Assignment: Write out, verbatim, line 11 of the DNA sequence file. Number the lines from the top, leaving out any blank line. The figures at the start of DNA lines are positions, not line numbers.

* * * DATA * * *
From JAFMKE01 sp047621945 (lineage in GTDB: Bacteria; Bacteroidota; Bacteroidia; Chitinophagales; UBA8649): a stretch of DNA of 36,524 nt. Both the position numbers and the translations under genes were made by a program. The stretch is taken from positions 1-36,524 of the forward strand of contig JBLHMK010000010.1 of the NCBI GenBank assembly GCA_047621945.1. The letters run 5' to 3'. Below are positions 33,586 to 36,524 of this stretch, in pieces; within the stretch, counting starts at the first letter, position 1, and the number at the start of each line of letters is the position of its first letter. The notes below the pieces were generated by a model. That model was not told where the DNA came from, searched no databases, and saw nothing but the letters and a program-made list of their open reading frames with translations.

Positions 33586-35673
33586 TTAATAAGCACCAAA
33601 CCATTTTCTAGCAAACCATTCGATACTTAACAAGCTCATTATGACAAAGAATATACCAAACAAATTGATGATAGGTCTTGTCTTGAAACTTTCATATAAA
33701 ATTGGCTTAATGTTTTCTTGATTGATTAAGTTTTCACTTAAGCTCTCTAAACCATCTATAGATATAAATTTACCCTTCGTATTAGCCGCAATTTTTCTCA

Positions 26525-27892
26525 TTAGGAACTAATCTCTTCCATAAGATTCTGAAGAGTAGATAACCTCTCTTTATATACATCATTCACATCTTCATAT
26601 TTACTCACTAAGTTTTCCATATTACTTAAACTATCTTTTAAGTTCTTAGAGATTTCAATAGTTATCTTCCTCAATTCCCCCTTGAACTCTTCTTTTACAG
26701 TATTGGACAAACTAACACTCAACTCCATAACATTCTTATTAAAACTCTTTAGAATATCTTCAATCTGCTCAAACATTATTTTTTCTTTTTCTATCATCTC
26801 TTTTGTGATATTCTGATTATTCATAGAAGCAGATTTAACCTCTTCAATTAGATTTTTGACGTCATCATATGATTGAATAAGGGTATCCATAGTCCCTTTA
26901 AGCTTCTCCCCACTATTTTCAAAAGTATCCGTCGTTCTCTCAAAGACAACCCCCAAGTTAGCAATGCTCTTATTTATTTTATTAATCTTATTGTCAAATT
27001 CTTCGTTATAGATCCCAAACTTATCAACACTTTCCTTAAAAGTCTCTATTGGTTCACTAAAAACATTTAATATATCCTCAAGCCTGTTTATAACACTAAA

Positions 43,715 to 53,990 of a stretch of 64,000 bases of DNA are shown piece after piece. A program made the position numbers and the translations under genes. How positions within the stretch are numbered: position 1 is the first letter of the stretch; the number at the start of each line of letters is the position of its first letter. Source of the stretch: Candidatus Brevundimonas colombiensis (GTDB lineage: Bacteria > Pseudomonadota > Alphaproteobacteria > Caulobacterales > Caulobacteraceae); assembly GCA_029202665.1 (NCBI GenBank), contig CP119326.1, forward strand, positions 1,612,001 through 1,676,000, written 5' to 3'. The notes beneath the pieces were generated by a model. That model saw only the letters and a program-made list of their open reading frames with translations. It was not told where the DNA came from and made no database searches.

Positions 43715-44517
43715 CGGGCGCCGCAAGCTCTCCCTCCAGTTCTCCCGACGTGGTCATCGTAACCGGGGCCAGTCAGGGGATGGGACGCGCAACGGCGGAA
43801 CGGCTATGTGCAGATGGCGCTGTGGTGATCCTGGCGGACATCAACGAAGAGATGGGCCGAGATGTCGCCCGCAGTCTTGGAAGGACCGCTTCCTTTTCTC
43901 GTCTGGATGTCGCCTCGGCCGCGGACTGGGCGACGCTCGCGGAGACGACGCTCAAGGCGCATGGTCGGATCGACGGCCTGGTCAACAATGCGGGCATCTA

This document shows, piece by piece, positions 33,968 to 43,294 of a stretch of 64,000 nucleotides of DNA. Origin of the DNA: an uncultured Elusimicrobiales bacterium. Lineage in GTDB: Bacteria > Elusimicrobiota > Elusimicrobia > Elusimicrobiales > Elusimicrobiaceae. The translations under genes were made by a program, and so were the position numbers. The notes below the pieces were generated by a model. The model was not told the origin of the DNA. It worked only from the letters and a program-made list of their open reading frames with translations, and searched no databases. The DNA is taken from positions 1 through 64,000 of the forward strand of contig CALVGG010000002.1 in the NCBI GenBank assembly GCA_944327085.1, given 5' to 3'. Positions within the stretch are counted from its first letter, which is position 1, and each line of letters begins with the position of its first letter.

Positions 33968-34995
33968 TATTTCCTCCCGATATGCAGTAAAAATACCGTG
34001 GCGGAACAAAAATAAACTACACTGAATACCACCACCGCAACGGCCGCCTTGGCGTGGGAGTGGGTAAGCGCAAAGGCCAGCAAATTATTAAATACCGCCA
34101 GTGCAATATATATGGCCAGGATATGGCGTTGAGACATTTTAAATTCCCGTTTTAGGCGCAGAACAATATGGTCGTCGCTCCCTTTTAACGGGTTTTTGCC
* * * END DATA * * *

26901 AGCTTCTCCCCACTATTTTCAAAAGTATCCGTCGTTCTCTCAAAGACAACCCCCAAGTTAGCAATGCTCTTATTTATTTTATTAATCTTATTGTCAAATT